St. Sabba (439-532) was a Greek monk who founded several lavra in Palestine, a lavra being a community living in small caves or cells around a chapel and a refectory; the most famous of them is the Great Lavra known as Mar Saba near Bethlehem in the West Bank. In the VIIth century Palestine was first occupied by the Persians, then retaken by the Byzantines and eventually it was invaded by the Arabs. It is likely that monks who fled from the devastations of that country founded the first church/monastery on this part of the Aventine. Towards the year 1000 with the deepening of the rift between Rome and the Greek Orthodox world, the monastery was assigned to the Benedictines and later on to (Benedictine) monks from Cluny, who restored the church and embellished it with frescoes and cosmatesque decorations.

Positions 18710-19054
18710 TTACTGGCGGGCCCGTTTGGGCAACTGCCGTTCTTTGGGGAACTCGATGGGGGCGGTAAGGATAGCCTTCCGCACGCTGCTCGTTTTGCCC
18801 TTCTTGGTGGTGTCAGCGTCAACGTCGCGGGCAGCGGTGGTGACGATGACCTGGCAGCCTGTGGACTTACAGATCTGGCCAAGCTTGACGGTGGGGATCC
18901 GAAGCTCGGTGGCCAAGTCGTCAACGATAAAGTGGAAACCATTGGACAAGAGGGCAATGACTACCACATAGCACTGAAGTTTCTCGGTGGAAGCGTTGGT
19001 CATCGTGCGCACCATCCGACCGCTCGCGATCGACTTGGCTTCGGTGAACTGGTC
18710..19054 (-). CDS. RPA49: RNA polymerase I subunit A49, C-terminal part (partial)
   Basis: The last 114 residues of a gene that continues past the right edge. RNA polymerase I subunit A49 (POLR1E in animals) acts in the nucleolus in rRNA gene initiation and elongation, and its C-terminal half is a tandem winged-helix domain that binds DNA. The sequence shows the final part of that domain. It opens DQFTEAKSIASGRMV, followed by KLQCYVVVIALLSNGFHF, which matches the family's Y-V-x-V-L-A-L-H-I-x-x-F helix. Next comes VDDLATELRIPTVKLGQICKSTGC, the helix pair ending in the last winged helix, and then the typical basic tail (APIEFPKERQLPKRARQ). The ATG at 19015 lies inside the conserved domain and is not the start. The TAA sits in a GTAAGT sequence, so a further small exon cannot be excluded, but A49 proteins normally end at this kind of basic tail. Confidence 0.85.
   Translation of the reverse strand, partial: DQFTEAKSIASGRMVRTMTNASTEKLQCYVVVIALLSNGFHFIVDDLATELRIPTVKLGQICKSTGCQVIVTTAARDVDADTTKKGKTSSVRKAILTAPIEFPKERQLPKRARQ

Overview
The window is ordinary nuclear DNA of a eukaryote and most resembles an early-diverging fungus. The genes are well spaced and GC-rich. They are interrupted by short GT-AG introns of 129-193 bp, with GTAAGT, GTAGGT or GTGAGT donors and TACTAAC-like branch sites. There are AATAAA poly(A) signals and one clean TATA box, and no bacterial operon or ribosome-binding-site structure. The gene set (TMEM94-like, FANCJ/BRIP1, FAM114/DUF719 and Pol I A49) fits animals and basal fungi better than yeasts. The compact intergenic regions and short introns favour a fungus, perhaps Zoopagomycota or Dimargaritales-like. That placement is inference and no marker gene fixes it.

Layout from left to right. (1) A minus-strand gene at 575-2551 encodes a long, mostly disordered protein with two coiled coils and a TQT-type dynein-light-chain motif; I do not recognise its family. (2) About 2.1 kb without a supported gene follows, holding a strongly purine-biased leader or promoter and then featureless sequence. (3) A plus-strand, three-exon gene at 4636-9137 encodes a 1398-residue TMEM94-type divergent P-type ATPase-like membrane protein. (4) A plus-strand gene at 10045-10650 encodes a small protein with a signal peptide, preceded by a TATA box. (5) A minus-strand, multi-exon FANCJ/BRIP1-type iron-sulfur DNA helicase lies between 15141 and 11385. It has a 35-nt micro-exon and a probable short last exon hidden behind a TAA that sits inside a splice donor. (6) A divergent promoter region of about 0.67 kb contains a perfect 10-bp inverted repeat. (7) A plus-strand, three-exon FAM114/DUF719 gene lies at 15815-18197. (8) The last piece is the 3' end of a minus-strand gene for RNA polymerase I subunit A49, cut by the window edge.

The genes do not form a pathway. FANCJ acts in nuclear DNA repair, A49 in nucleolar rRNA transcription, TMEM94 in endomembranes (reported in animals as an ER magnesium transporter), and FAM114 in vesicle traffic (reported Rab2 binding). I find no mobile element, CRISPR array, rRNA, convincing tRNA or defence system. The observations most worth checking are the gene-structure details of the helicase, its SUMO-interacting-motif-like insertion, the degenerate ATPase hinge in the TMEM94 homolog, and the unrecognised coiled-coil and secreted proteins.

XIIIth century frescoes: (left) Madonna and Child with St. Saba; (right) Pope Gregory the Great (?) and a saint

The church had an unusual "fourth nave", smaller than the others; at a certain point it was closed and only in the early XXth century its frescoes were uncovered.

The Sarcophagus

Side (left) and frontal (right) views of the sarcophagus shown in the etching by Giuseppe Vasi

Vasi shows a sarcophagus on the right side of the plate but he explains it is in the portico. It's still there: it represents a wedding. On the smaller side there is a strange animal of oriental origin. The decoration of the sarcophagus is called strigilato after the shape of strigilis, a tool used by the ancient Romans after exercise or massage to take away sweat or oil.

(left) Ancient Roman fragment with a winged horse and a bird; (right) VIth century relief portraying a farmer picking a fruit

The sarcophagus is part of a small collection of items found in the area surrounding the monastery; by looking with attention at them one can discover some very interesting details (another medieval relief is shown in a page of the abridged history of Rome).